• Voluntary redundancy payments will be capped at 18 months’ salary. This is down from the current 21 months’ but higher than the 12 month cap floated by the Cabinet Office earlier this year.
  • Compulsory redundancy payouts will be capped at nine months’ salary, down from the current 12 months. This proposal remains unchanged from the original Cabinet Office consultation.
  • Compulsory redundancy notice periods will be set at three months for new starters to the civil service, down from the current six months. CSW understands that there will be no change to redundancy notice periods for existing officials.
  • Employer-funded early access to pension provision will not be removed from the scheme as originally suggested by the Cabinet Office, but access will be limited to those aged 55, the minimum pension age for a new entrant to the scheme.
  • The maximum salary for the calculation of exit payments will remain at £150,000, rather than the £80,000 proposed in the Treasury’s public sector-wide plans.
  • The “salary underpin”, designed to protect lower earners when calculating redundancy payouts, will rise from £23,000 to £24,500.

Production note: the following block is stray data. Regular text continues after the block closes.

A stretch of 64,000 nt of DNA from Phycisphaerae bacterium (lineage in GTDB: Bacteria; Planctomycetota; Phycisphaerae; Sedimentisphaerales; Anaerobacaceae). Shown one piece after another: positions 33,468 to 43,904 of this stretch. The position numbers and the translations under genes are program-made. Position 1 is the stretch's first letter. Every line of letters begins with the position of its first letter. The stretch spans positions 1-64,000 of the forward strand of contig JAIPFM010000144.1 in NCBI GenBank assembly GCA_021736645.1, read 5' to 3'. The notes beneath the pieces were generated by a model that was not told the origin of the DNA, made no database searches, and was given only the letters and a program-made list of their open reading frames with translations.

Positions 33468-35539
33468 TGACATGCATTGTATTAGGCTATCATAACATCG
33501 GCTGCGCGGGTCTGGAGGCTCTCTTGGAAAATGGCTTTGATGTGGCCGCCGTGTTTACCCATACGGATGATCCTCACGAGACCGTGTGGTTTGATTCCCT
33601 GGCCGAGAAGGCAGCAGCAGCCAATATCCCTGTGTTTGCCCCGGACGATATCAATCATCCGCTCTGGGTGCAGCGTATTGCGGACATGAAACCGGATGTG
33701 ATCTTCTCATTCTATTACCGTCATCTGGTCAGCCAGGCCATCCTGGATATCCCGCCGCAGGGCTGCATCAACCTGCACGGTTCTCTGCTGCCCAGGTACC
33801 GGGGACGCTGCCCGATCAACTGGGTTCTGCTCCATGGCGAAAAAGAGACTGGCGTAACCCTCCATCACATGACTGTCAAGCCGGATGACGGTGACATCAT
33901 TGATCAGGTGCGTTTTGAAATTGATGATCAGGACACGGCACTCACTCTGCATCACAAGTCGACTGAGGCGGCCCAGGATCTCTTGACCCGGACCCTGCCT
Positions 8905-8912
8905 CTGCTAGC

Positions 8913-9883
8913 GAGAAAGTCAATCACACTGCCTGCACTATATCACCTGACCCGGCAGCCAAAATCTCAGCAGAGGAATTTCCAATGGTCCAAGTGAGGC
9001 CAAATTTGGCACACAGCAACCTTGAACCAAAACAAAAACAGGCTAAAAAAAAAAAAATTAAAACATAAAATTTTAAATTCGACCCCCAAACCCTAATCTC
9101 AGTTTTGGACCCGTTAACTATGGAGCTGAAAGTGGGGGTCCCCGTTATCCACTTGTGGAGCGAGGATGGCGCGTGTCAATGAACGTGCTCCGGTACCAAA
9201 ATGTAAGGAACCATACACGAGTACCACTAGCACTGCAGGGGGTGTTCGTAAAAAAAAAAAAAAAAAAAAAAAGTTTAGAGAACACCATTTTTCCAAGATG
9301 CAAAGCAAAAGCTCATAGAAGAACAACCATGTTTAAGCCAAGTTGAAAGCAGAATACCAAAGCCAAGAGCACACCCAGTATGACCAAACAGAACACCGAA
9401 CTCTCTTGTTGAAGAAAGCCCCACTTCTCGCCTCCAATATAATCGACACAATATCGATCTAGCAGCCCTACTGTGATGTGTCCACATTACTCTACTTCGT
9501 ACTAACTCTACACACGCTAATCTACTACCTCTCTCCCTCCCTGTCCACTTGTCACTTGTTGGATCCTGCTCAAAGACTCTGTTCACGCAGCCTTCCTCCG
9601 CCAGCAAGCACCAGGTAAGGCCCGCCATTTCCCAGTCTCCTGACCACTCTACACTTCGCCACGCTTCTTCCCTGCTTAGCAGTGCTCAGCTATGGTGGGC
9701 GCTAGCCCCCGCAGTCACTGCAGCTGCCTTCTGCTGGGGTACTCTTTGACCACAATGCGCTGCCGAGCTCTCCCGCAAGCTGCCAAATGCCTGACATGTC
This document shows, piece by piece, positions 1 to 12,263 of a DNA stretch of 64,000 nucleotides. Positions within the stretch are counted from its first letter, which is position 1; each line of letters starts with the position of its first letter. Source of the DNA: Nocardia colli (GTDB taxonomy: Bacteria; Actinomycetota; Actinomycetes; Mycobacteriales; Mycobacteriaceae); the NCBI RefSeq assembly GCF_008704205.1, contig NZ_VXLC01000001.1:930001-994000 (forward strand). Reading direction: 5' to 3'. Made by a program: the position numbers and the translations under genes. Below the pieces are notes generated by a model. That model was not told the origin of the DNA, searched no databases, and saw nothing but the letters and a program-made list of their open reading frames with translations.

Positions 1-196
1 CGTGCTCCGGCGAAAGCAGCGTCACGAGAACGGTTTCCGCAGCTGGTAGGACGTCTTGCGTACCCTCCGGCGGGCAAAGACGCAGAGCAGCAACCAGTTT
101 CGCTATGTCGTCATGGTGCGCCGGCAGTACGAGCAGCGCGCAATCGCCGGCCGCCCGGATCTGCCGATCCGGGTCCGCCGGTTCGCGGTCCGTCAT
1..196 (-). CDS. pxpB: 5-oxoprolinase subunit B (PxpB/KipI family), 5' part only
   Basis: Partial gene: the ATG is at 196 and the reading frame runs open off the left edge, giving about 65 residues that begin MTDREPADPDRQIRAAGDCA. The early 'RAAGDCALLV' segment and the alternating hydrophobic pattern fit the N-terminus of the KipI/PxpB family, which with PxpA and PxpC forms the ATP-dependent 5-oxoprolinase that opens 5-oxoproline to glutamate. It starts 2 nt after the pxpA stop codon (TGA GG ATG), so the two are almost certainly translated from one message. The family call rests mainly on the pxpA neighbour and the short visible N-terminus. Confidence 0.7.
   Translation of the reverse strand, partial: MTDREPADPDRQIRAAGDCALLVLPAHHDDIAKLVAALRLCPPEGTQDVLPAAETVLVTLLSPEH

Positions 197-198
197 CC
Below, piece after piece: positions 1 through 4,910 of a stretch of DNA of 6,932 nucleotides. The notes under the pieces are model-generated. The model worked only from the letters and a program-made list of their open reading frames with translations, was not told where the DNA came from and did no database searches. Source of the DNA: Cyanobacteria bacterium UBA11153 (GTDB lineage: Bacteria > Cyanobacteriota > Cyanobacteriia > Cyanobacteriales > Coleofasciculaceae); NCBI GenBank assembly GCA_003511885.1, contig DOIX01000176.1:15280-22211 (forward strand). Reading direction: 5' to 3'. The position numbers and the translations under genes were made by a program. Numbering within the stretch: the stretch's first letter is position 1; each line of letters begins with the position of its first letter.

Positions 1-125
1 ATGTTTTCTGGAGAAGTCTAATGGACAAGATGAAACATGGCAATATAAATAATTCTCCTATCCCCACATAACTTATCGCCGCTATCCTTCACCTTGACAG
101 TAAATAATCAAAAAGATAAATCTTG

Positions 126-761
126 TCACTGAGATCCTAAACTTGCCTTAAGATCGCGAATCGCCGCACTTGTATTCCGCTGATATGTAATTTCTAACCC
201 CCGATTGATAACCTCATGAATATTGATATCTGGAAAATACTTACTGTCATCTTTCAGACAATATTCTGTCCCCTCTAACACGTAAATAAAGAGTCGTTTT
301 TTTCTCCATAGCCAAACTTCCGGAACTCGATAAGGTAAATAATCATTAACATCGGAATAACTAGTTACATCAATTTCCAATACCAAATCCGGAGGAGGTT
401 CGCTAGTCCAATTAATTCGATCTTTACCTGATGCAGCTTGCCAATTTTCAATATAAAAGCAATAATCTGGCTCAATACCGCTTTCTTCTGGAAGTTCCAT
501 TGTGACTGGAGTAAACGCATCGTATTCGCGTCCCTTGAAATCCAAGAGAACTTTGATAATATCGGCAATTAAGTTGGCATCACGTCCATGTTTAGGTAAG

• There will be a “revised” 2016 Protocol for Civil Service Redundancies, which the Cabinet Office says will “speed up the exit process” and which unions say will offer greater protection to the Senior Civil Service for the first time.

“This offer gives us an effective, cost-efficient system to help civil servants leave when the time is right and puts the Civil Service Compensation Scheme on a sustainable footing for a generation" - Cabinet Office minister Ben Gummer

CSW understands that the unions involved in talks with the Cabinet Office over the deal also sought a specific statement from minister Ben Gummer stressing that the scheme would not be revisited in the near future, after strongly condemning the decision to reopen talks just six years after the 2010 deal.